Good evening and welcome to Webster University. I am Benjamin Akande, Dean of the School of Business and Technology. I appreciate your coming out this evening to hear from a good friend and person who personifies the very essence of our speaker series – From Success to Significance.
When Russ Mitchell began his professional broadcasting career in 1982 fresh out of Mizzou’s esteemed journalism school, the world was a very different place . It was different in terms of politics and economics , technology, but also, and perhaps most importantly, in terms of communication. We lived in a world that was a little rounder and not as flat.
In the year 1982, Bryant Gumbel became co-host of NBC’s “Today Show.” It was also in 1982, the first issue of USA Today was published by Gannett. In 1982, sports legend Howard Cossell called his last fight. In 1982, Late Night with David Letterman debuted on NBC. And yet again in 1982, President Reagan –the great communicator—began his five-minute weekly radio broadcasts. And many of you will read that in 1982, Time Magazine’s man of the year was a computer.
T wenty four years ago, there were no Blackberrys, bloggers, RSS feeds, Wikis, podcasts, webinars , Razor phones, Sirius Radio, Tivo, streaming video, or the hallowed iPod. There were phone calls and memos and sit-down meetings. Likewise, there were no proliferations of 24-hour news stations with non-stop crawls, not to mention the “faux” newspapers and programs where young people today get their information from. 1982 was, in fact, the year in which the first reports of death from cyanide-laced Tylenol hit the news. Imagine the coverage that story would have received in today’s media environment .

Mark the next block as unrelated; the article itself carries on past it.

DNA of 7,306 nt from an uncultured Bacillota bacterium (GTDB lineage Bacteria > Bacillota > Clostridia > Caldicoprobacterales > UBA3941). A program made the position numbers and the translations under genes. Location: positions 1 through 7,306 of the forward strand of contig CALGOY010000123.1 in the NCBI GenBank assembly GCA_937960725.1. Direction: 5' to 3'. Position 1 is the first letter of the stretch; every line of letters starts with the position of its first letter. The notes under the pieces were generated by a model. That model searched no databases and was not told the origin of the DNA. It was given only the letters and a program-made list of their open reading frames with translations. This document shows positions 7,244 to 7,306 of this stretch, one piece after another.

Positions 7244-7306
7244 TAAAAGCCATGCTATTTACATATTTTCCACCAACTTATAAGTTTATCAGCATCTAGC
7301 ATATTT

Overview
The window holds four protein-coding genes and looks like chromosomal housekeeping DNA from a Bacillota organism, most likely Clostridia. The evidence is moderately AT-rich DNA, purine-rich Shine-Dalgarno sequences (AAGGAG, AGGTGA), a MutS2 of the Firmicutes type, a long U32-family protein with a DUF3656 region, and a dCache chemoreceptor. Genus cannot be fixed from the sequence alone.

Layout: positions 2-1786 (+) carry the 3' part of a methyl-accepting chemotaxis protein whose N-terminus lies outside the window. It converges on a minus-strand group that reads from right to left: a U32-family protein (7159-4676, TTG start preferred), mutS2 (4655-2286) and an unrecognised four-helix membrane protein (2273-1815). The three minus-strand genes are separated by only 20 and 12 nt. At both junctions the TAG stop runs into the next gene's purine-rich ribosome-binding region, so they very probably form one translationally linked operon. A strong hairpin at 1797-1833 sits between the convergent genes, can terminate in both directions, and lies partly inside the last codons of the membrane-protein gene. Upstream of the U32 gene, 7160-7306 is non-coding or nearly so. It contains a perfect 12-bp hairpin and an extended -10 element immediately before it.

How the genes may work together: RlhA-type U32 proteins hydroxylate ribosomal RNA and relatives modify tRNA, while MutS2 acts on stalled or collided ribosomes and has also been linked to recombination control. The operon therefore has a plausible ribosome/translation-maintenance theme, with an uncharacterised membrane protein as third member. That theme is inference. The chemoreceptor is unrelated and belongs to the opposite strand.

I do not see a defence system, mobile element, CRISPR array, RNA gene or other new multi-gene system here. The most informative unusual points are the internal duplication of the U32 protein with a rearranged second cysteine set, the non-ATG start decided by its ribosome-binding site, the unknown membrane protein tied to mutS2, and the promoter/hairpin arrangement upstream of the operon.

I think you will agree that a lot has certainly changed in the way we communicate since 1982, which does not seem that very long ago to me, but then I may be dating myself [laughs] .
In our world today, the constant bombardment of communication that the average American receives on a daily basis is truly astounding —with little sign of a let up. And so this begs the question – what does this mean for you and me as consumers and creators of communication in the business world? It means that we have to always say things that matter. It means we have to be effective, authentic, and authoritative voices rising above the noise that surrounds us . It demands that we seek out and find communicators who recognize that communicating is much more than what is said but what is heard.
Russ Mitchell is one of these rare and trusted voices. He began his career with KNBC-TV in Kansas City in 1983 and then became an anchor for WFAA in Dallas. He returned to his hometown of St. Louis in 1985 as a reporter for KTVI. In 1987, Russ moved to KMOV, where he stayed on as an anchor until 19 92 when he joined CBS News as a correspondent for the CBS News Magazine Eye to Eye from 1 993-1995. He covered the 1996 presidential race and then in 1997 Russ was tapped as the co-anchor of the Saturday Early Show, which debuted that year. He has been with the show since and also serves as one of the main anchors of the CBS Evening News Saturday edition .
His broadcast excellence has earned him a number of professional awards, including a 1997 Emmy award for his coverage of the crash of TWA flight 800 and the 2002 James Beard award for the Saturday Early Show, to name just two.
Russ’ track record in this increasingly competitive and dynamic field is truly impressive, particularly given his modesty and humility. Russ has never forgotten where he came from and what high school he attended – Webster Groves High. In fact, it’s his past that has illuminated his path to success.
And so it’s with great pleasure that I introduce to you this evening, one of Webster Groves’ own, and my old friend Mr. Russ Mitchell.
"I believe that the future belongs to those that can see it. "
- Dr. Benjamin Akande
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